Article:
(22)

ri r0

.

(23)

In (22) and (23), i identifies the power-flow measurement. P¯ (ri ) denotes the ensemble mean of power-flow measurements at far-field distance ri = |xi − xD |

(24)

in dBm. Pr0 represents the power flow at reference distance r0 in dBm. η represents the path-loss exponent. Xi represents the noise of the model in dB due to fading effects. Xi follows 2 a zero-mean Gaussian distribution with variance σdB and is invariant with distance. Equations (22) and (23) are equivalent with the 10 log10 of (14), where the path-loss exponent equals two. One usually assumes spatially independent Gaussian noise [12], [17], [19], [21]. In [4], [18], the cross-correlation between power-flow measurements is independent of wavelength and is modeled with an exponentially decaying function over space by −2δx , (25) ρ(δx) = exp χ where χ denotes the correlation length. Section III-E shows that the lower bound on correlation length depends on the wavelength and equals half the mean wavelength, χ = λ0 /2. In Section III-E, (19) shows that the cross-correlation function of power-flow measurements takes on the form of the diffraction pattern [1], [15] ρ(δx) = sinc2 (k0 δx).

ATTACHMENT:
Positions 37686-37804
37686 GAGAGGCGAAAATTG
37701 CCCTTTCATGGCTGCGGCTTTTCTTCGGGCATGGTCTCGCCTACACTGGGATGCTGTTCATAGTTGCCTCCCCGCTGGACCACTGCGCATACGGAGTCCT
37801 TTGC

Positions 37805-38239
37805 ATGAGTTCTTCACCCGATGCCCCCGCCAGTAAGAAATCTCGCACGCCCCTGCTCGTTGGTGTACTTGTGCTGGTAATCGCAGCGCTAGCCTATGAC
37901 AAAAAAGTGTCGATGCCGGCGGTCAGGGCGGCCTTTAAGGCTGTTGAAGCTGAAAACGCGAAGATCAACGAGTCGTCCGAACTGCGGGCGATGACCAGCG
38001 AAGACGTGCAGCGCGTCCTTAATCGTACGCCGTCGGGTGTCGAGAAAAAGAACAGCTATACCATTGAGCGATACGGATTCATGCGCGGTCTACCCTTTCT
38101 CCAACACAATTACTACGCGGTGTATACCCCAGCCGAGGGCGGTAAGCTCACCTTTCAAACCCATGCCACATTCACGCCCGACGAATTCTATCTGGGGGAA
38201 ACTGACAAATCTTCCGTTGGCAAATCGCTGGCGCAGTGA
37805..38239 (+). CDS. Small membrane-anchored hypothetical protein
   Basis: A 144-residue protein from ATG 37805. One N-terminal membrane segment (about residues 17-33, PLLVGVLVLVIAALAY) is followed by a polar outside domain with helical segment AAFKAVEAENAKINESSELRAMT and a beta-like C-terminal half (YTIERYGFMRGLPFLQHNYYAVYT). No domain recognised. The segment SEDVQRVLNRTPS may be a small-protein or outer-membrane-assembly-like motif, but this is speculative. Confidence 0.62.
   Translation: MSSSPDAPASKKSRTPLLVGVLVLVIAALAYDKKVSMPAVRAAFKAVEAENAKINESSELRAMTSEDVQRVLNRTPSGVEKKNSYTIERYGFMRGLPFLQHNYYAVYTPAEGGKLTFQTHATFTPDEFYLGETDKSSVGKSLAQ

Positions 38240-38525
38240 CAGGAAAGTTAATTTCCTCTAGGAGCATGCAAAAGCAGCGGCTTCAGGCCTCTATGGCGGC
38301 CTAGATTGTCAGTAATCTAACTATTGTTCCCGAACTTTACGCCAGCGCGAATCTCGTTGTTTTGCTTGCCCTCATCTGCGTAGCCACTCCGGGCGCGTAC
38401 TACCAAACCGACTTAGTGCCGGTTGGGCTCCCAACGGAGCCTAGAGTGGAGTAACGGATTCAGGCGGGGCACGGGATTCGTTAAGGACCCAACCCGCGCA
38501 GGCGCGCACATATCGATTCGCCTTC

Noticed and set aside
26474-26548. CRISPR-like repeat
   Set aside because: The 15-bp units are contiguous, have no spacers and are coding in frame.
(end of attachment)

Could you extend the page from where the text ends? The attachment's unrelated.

(26)

In Section IV-E, we show the implications of using the crosscorrelation function of (25) and the cross-correlation function of (26) that satisfies the propagation model derived from first principles. B. General Framework Log-Normal Shadowing Model The non-linear least squares problem assuming the LNSM with correlated noise is denoted by T −1 ¯ ¯ C P − P(r) , arg min V (θ) = arg min P − P(r) θ

θ

(27) where P denotes the vector of power-flow measurements P = [P1 , . . . , Pn ] ,

(28)

¯ where P(r) denotes the vector of power-flow measurements calculated by the LNSM as expressed by (23) ¯ = P¯ (r1 ), . . . , P¯ (rn ) , P (29) where r denotes the vector of distances between the reference radio and the blind radio r = [r1 , . . . , rn ] .

(30)